Race condition on Echo context with GraphQL in Go

Given an API setup with GraphQL and Echo, a colleague ran into a race condition situation. There was a concurrent read/write issue on Echo’s context. GraphQL runs its resolvers in parallel if set so, and when context is shared between resolvers, things can go wrong.

I took a look into Echo’s context implementation and I saw a simple map is used for Get/Set.

For every API call, a handle functions is given an Echo context and executes the GraphQL schema with the specified context.

func handle(c echo.Context) error {
 schema, err := gqlgo.ParseSchema(
  ...
  gqlgo.MaxParallelism(10),
 )

 schema.Exec(
  c,
  ...
 )
}

My solution was to use a custom context which embeds the original one and uses a concurrent map instead of Echo’s.

type Context struct {
 echo.Context
 store sync.Map
}

func (c *Context) Set(key string, val interface{}) {
 c.store.Store(key, val)
}

func (c *Context) Get(key string) interface{} {
 val, _ := c.store.Load(key)
 return val
}

func (c *Context) Deadline() (deadline time.Time, ok bool) {
 return c.Request().Context().Deadline()
}

func (c *Context) Done() <-chan struct{} {
 return c.Request().Context().Done()
}

func (c *Context) Err() error {
 return c.Request().Context().Err()
}

func (c *Context) Value(key interface{}) interface{} {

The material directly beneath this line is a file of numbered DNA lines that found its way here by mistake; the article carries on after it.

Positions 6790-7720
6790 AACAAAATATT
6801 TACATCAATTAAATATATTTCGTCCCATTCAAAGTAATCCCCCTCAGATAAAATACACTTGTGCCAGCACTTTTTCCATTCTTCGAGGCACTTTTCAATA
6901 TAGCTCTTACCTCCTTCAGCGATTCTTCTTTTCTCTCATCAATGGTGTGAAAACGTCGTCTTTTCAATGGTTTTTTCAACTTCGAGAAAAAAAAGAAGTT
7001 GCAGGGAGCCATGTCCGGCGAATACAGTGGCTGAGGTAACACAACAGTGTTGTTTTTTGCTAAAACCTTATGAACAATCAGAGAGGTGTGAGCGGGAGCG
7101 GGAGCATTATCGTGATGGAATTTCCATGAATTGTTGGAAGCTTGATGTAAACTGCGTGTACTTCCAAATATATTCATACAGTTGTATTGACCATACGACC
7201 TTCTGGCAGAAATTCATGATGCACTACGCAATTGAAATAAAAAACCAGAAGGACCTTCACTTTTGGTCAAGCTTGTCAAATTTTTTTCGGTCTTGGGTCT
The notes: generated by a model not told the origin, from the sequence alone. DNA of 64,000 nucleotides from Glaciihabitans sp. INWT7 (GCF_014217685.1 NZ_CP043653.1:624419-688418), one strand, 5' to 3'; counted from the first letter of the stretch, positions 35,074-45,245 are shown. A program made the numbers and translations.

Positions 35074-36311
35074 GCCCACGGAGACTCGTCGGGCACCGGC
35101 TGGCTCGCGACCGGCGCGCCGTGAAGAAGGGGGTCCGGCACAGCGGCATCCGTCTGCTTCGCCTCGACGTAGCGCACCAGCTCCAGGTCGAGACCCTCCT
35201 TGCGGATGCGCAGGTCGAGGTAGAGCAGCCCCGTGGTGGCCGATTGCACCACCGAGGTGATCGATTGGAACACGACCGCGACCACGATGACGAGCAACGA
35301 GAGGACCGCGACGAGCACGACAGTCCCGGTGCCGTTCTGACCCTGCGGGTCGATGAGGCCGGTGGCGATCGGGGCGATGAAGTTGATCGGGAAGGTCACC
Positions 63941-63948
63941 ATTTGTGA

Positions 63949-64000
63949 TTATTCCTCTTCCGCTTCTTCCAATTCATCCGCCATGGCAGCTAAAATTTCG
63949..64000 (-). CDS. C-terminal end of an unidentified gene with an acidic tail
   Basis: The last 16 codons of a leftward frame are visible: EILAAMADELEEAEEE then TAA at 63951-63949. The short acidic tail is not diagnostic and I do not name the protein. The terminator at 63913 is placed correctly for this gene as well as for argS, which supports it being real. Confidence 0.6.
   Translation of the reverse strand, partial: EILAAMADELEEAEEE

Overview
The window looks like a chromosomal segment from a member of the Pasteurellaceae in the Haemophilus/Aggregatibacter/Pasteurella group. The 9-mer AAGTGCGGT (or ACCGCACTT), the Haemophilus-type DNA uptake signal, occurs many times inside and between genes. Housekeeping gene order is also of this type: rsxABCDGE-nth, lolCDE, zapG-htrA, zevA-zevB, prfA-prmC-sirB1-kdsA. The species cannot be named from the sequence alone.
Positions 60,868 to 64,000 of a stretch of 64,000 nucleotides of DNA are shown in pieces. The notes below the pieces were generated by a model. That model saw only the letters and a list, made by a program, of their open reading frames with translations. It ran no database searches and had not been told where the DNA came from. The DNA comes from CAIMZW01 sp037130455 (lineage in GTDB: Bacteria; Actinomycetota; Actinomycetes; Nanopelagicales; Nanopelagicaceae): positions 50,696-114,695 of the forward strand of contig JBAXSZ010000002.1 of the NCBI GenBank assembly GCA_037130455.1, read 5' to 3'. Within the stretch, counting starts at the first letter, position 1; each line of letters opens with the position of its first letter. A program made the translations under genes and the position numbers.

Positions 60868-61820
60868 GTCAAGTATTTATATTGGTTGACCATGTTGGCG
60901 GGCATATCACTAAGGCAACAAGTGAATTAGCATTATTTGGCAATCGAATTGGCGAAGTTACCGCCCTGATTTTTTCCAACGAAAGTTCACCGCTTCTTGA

return c.Get(fmt.Sprintf("%v", key))
}

func handle(c echo.Context) error {
 ctx := &Context{Context: c}

 schema.Exec(
  ctx,
  ...
 )
}

While this fixes the issue, a colleague suggested another approach. Using a new map like I did will ignore any possible values already existing on the original context. So if you want to preserve the original context you can use a Mutex to prevent concurrent read/write issues.

type Context struct {
 echo.Context
 sync.RWMutex
}

func (c *Context) Set(key string, val interface{}) {
 c.Lock()
 c.Context.Set(key, val)
 c.Unlock()
}

func (c *Context) Get(key string) interface{} {
 c.RLock()
 val := c.Context.Get(key)
 c.RUnlock()
 return val
}

3 thoughts on “Race condition on Echo context with GraphQL in Go”

  1. You should in fact try to fix this in Echo. I think they welcome contributions. I do not see why they made that context non concurrency safe.
    On a sidenote, cool that there is a graphql implementation in go. I was not aware of that.

    1. I think that in a normal server situation you don’t get to this issue, while GraphQL is based on concurrent handling. And it also depends on your GraphQL resolvers design.

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